Defense Date

2015

Document Type

Thesis

Degree Name

Master of Science

Department

Pharmacotherapy and Outcomes Science

First Advisor

David A Holdford

Abstract

Abstract

ECONOMIC IMPACT OF WASTE IN PRESCRIBING, DISPENSING, AND MEDICATION CONSUMPTION IN THE UNITED STATES

By Sarah A. Almanie, M.S.

A thesis submitted in partial fulfillment of the requirements for the degree of Master of Science at Virginia Commonwealth University.

Virginia Commonwealth University, 2015.

Major Director: David A. Holdford, R.Ph., M.S., Ph.D., FAPhA

Professor

Department of Pharmacotherapy and Outcomes Science

OBJECTIVES: This research examines waste associated with the medication use process which consists of unfilled prescriptions, abandoned prescriptions, or unused prescription medications. The aim of this study is to quantify the direct medical costs of medication waste in delivery of care in the United States.

METHODS: A review of published literature and data from the 2012 Medical Expenditure Panel Survey was used to quantify the number of prescriptions wasted at different stages of the medication prescribing and use process and the associated costs were calculated.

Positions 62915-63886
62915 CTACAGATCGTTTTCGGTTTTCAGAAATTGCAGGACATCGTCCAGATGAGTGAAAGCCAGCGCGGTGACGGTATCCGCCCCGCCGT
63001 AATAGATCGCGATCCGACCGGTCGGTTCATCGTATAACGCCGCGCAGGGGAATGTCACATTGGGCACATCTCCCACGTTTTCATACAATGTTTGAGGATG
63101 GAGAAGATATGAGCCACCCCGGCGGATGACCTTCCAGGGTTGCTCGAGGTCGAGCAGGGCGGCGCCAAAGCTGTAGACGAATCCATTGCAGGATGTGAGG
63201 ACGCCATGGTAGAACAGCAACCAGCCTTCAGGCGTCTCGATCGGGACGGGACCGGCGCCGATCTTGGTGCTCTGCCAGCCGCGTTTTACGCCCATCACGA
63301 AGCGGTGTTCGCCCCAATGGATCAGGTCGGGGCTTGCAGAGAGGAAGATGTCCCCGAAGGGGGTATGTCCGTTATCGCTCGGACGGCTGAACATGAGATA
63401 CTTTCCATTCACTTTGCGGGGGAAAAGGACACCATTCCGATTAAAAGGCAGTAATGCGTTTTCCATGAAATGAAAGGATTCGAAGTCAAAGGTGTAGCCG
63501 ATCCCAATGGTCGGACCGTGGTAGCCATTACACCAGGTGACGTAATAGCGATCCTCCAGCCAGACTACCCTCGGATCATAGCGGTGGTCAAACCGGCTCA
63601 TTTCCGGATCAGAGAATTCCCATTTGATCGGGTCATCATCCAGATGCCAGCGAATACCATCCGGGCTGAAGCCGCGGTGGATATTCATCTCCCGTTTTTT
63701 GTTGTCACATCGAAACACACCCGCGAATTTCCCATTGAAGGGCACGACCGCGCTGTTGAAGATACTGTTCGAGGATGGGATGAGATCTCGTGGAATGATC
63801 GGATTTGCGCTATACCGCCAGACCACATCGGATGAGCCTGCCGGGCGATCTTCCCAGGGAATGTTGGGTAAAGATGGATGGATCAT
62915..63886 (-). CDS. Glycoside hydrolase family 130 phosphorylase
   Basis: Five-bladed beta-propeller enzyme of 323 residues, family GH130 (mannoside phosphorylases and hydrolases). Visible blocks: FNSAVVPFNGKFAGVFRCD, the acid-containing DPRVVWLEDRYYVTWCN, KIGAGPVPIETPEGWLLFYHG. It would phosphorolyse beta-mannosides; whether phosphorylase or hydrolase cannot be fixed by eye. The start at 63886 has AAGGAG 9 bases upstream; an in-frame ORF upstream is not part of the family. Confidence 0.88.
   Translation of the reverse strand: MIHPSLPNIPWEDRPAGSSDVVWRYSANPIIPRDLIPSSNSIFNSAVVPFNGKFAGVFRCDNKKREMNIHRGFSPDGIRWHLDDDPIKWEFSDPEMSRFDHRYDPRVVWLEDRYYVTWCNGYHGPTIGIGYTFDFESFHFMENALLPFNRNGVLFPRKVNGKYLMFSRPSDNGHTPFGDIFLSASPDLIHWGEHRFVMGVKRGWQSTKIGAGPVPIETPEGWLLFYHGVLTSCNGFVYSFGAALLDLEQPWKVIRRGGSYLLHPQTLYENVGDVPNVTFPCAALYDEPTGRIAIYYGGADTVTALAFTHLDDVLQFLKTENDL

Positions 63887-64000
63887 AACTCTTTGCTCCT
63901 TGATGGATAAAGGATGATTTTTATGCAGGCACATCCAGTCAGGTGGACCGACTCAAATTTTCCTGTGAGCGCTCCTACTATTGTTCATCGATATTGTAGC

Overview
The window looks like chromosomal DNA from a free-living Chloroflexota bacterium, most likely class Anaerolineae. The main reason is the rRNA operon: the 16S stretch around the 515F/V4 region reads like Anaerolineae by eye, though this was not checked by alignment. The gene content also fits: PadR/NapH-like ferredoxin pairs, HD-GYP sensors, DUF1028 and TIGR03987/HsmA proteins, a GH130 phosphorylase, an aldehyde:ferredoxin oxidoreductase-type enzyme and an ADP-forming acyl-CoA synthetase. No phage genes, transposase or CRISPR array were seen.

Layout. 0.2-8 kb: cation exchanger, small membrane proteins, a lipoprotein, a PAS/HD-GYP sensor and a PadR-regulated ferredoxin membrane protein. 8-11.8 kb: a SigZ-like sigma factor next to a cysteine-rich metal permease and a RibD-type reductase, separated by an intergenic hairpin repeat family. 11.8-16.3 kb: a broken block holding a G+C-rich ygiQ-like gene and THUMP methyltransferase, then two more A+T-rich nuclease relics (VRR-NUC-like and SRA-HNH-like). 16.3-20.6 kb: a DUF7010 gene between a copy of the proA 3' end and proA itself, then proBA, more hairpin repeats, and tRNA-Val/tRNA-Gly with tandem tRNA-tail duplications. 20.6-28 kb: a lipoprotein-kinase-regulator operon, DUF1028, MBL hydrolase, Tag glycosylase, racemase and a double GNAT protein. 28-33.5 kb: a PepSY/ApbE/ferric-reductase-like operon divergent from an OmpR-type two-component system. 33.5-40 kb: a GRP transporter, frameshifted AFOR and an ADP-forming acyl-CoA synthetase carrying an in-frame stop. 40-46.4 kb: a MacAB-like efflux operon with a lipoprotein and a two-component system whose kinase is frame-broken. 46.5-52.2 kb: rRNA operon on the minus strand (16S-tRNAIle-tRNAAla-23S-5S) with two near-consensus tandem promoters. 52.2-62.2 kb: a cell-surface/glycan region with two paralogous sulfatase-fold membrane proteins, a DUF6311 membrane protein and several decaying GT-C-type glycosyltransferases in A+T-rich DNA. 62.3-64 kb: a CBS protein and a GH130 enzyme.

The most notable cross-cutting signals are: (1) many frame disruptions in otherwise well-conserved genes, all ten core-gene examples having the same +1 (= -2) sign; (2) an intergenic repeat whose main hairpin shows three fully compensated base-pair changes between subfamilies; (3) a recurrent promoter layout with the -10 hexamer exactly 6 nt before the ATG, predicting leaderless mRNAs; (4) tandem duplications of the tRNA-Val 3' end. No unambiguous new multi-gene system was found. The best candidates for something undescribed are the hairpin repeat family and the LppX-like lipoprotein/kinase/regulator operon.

RESULTS: In 2012, more than 26 million prescriptions were either unfilled or abandoned, and more than 225 million resulted in dispensed medications that were not used. The total cost of this waste was estimated at $30.4 billion.

CONCLUSIONS: Patients who do not fulfill their role in the medication use process cause significant, avoidable costs to the health care system beyond the health outcomes not achieved.

Rights

© The Author

Is Part Of

VCU University Archives

Is Part Of

VCU Theses and Dissertations

Date of Submission

4-28-2015

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